The multivariate autoregressive model (MVAR, MAR, VAR) is constructed by expressing X(i)—a value of a (multivariate) process X at a time t—by its past values taken with certain coefficients A and a (multivariate) white noise value E(t).

X(t) = (X1(t),X2(t),.. .,Xk (t))T, E(t) = (Ei(t), E2(t),..., Ek(t))T p

The A coefficients are the model parameters. The number p (of past samples taken into account) is called the model order.

Note that for given N time points of a fc-variate process X, we must estimate pk2 parameters (p matrices A of size k x k) from Nk data points.

Assuming A (0) = I (the identity matrix) and A(j) = — A (j), (8) can be rewritten in the form:

After transforming (9) into the frequency domain we obtain (Marple 1987):

(At is the data sampling interval). This equation leads to the observation that the signal in the frequency domain X(/) can be expressed as a product of H(/) and the white noise transform E(/). Because the spectral power of white noise is flat over frequency, the information about spectral properties of the process is contained in the matrix H. This matrix is called the transfer matrix of the system.

The power spectrum of the signal is then given by

S(/) = X(/)X*(/) = H(/)E(/)E*(/)H*(/) = H(/)VH*(/) (11)

where V denotes the input noise variance matrix (not dependent on frequency). The matrix V is evaluated from the data during the model fitting.

The autoregressive-moving average (ARMA) model of time series is described by:

where B(i) are parameters in addition to AR models; they are called a moving-average part. ARMA model can be viewed as an extension of AR model. Although the ARMA model is more universal than the AR model, it is rarely used in biomedical signal analysis. One reason is that the ARMA

model parameters estimation procedure is more complicated than the algorithms for AR model fitting. It often starts from an AR part estimation and then the MA parameters B are estimated separately. Second, it can be shown that the spectrum of the AR model can be fitted especially well to signals of a form of periodic components embedded in the noise (Franaszczuk and Blinowska 1985, Marple 1987). The rhythmic components are represented by peaks in the spectrum. Biomedical signals in general are of such type. A model with the B parameters can, in addition to modeling frequency peaks, describe dips in the spectrum. However, this signal feature is not typical for biomedical signals, so the ARMA model is seldom used.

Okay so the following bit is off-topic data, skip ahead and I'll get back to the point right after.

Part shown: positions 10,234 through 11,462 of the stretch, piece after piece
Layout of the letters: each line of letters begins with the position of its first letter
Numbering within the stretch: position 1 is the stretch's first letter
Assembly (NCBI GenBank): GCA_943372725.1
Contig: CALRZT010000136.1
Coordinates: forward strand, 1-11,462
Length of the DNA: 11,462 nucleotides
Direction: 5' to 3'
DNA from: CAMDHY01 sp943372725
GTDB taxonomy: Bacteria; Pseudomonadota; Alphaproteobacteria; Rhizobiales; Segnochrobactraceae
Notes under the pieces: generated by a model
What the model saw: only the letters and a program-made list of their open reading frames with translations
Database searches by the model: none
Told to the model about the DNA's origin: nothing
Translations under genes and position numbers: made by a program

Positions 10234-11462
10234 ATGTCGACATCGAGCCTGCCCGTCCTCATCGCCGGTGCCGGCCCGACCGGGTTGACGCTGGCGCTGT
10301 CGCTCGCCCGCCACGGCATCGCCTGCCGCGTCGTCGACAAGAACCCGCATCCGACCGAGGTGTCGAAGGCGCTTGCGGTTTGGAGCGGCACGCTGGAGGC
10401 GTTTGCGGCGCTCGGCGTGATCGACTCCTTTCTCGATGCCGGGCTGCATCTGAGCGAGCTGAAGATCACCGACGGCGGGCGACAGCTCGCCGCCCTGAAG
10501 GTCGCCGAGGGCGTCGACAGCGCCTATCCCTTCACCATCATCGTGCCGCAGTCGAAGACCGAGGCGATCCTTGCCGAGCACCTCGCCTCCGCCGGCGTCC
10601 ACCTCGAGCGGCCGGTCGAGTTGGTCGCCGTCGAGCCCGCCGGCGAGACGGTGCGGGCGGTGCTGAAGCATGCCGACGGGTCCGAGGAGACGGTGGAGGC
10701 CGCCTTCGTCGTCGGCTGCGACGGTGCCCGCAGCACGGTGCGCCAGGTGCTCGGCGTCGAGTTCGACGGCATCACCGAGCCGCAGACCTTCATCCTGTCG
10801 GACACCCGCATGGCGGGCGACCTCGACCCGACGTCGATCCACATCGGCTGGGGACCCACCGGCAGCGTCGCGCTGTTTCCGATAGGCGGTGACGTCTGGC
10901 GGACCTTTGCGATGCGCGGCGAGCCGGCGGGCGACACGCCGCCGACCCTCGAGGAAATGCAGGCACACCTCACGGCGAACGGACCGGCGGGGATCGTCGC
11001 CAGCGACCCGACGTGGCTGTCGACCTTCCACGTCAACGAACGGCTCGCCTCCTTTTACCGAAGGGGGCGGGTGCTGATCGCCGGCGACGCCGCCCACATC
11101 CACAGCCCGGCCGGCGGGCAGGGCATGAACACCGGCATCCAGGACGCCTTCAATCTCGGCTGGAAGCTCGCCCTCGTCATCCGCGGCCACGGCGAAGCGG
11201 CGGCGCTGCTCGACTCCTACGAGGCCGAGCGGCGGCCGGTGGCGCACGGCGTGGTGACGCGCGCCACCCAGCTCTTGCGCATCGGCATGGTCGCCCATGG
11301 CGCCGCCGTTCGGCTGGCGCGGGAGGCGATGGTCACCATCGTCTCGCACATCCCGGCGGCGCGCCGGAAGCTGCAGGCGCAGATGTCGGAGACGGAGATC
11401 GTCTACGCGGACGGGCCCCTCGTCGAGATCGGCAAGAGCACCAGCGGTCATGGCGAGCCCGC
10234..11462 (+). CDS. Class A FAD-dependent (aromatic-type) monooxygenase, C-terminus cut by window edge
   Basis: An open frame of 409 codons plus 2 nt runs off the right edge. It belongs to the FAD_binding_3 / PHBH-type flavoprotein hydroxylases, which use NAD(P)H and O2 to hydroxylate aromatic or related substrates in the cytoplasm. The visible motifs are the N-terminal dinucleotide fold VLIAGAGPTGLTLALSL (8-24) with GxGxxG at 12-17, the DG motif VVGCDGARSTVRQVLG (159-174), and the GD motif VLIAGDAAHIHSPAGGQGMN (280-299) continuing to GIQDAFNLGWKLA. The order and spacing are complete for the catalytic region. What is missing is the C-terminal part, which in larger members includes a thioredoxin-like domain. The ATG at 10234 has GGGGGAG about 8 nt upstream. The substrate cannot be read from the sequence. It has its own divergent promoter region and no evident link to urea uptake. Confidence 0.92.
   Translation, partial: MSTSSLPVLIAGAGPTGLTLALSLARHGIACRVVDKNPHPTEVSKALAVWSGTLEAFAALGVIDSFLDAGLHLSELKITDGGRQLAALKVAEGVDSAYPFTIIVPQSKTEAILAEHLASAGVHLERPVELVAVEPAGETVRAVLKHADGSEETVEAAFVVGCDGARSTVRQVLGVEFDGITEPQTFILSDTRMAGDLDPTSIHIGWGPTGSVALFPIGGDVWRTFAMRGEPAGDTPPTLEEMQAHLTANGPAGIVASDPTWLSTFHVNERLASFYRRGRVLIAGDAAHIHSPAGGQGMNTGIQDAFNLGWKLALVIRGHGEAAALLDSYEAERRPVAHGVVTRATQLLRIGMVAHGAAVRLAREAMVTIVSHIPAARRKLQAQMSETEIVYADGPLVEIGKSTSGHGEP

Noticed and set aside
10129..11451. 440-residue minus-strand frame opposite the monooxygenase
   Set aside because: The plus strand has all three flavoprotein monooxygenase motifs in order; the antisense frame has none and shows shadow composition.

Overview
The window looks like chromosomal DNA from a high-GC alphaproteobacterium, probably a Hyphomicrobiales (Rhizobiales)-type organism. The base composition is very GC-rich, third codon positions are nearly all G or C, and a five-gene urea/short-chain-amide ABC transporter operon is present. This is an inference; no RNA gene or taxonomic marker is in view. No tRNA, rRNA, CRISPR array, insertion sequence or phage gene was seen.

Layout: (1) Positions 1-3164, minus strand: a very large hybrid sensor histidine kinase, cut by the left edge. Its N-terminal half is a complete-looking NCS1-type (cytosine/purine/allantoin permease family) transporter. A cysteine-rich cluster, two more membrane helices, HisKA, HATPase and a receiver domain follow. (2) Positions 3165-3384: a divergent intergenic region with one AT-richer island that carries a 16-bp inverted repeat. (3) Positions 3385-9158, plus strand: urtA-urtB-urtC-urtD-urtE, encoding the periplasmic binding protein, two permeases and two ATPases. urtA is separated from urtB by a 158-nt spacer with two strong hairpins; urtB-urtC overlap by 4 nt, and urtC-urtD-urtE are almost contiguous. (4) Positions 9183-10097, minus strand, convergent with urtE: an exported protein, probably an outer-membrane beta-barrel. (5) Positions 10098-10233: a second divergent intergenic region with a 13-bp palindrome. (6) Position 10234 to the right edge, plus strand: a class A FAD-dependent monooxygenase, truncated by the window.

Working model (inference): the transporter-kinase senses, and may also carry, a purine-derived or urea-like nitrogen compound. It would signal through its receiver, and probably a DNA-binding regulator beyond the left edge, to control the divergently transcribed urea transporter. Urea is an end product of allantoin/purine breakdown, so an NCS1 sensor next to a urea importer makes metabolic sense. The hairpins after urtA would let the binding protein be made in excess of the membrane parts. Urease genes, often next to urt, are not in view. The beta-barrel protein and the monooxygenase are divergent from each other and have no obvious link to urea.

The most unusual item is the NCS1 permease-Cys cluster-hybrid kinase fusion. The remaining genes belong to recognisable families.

Attempts to utilize AR models in biomedical signal processing date back to the 1960's (Achermann et al. 1994; Fenwick et al. 1969; Zetterberg 1969; Zetterberg 1973; Gersch 1970; Fenwick et al. 1971). AR modeling became popular with the wider accessibility to computers. Autoregressive models, especially in the multivariate version, are now quite often used, in particular in EEG and MEG analysis. Overviews of the linear modeling in applications to biomedical signals can be found in the literature (Jansen 1985; Kemp and Lopes da Silva 1991; Kelly et al. 1997; Kaminski and Liang 2005).

5 Causal Analysis

5.1 Defining Causal Estimators

Proper analysis of cross-relations in a multivariate dataset can provide information about causal relations between time series, for instance, sources of a signal can be identified. Before analyzing causal influences, causality for time series must be defined. The definition given by (Granger 1969), formulated originally for economic time series, recently became popular in biomedical data analysis. Its definition is expressed in terms of linear models of time series and can be easily applied to a parametric description of data.